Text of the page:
Israelis Protest Law Denying Surrogacy for Gay Couples
Israelis demonstrated and held a one-day strike on Sunday to protest a law denying surrogacy to gay couples, with some blocking a major highway in commercial capital Tel Aviv.
Protesters also blocked traffic in central Jerusalem and two were arrested, police said. The Tel Aviv highway was blocked for about 20 minutes.
Israeli media showed dozens of protesters at each of a number of locations throughout the country, including those shouting "shame" and waiving rainbow flags.
A large demonstration was planned for Sunday night in Tel Aviv's Rabin Square.
The protest came after parliament on Wednesday approved surrogacy for single women or those unable to bear children -- without granting the same right to same-sex couples or single men.
Previously, only heterosexual married couples were able to use a surrogate.
Around 200 companies announced they would allow their employees to not work to protest without it counting against their vacation days.
Sunday is already a semi-official holiday in Israel as Jews mark Tisha B'av, which commemorates the destruction of the two biblical-era temples.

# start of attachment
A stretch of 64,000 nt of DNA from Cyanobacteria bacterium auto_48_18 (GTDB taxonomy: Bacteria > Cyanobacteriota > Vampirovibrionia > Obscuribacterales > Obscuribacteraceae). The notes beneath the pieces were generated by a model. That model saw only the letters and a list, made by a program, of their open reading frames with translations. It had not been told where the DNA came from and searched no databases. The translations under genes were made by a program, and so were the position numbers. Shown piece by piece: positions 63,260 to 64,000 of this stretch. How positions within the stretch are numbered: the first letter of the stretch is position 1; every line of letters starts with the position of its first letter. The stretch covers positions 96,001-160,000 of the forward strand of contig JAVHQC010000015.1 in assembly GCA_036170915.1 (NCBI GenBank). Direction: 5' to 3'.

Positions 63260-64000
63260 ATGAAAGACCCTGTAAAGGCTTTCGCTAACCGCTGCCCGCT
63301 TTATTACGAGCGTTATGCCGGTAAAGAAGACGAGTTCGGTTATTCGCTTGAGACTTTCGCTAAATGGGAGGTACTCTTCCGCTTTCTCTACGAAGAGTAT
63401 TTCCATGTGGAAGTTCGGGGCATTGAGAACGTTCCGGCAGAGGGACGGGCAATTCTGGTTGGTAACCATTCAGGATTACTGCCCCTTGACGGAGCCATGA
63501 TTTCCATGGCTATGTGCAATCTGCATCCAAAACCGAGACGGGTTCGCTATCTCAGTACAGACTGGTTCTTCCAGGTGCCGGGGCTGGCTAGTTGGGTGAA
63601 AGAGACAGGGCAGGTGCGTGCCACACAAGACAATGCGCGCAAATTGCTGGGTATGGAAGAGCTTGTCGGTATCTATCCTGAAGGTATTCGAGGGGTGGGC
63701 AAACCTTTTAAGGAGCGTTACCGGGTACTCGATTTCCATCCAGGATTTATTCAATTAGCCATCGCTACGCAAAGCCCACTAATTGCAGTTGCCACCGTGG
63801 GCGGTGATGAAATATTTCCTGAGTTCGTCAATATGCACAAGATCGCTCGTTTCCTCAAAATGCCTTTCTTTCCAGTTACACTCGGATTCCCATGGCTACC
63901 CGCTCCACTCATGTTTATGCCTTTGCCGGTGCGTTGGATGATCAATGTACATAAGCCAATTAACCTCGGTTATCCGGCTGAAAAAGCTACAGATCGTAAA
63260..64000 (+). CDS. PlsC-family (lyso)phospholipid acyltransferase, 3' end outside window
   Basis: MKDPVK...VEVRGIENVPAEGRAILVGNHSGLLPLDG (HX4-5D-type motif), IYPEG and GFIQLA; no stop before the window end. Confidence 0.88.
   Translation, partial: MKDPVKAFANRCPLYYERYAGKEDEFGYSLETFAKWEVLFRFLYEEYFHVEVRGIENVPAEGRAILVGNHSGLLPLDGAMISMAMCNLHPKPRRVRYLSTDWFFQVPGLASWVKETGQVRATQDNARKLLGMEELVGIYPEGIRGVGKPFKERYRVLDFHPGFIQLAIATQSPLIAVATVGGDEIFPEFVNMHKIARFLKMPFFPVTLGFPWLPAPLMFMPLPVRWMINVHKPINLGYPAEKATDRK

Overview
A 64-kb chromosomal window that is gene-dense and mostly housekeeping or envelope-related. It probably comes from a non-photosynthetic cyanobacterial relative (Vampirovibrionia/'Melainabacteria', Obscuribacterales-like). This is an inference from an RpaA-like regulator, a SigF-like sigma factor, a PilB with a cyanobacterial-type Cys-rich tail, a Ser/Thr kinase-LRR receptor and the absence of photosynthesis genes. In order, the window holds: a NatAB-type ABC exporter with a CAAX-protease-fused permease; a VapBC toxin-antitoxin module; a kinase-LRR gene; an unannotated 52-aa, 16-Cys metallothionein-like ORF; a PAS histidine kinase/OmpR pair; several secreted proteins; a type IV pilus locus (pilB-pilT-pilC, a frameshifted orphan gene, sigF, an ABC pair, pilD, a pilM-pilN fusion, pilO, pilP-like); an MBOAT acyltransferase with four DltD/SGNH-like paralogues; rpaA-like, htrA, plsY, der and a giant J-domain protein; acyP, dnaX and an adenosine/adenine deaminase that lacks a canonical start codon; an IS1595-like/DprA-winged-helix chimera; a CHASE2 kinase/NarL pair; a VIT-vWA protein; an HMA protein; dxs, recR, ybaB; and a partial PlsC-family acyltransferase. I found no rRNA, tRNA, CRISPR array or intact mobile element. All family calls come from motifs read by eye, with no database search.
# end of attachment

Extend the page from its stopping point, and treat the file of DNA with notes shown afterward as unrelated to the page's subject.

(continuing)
"It is a symbolic measure, but one that shows real support," Julien Bahloul, spokesman for the Association of Gay Fathers in Israel, told AFP.
Some companies said they would contribute up to around $15,000 to help gay couples forced to seek surrogacy abroad.
Bahloul said gay couples wanting to have children must find a surrogate mother abroad and the costs can rise to more than $100,000. Costs would be cut in half if it were allowed in Israel, he said.
Israel has been a trailblazer when it comes to gay rights, but same-sex relationships remain a taboo among religious conservatives who prop up Prime Minister Benjamin Netanyahu's right-wing government.
The premier relies on ultra-Orthodox Jewish parties Shas and United Torah Judaism, both of which oppose families with same-sex parents.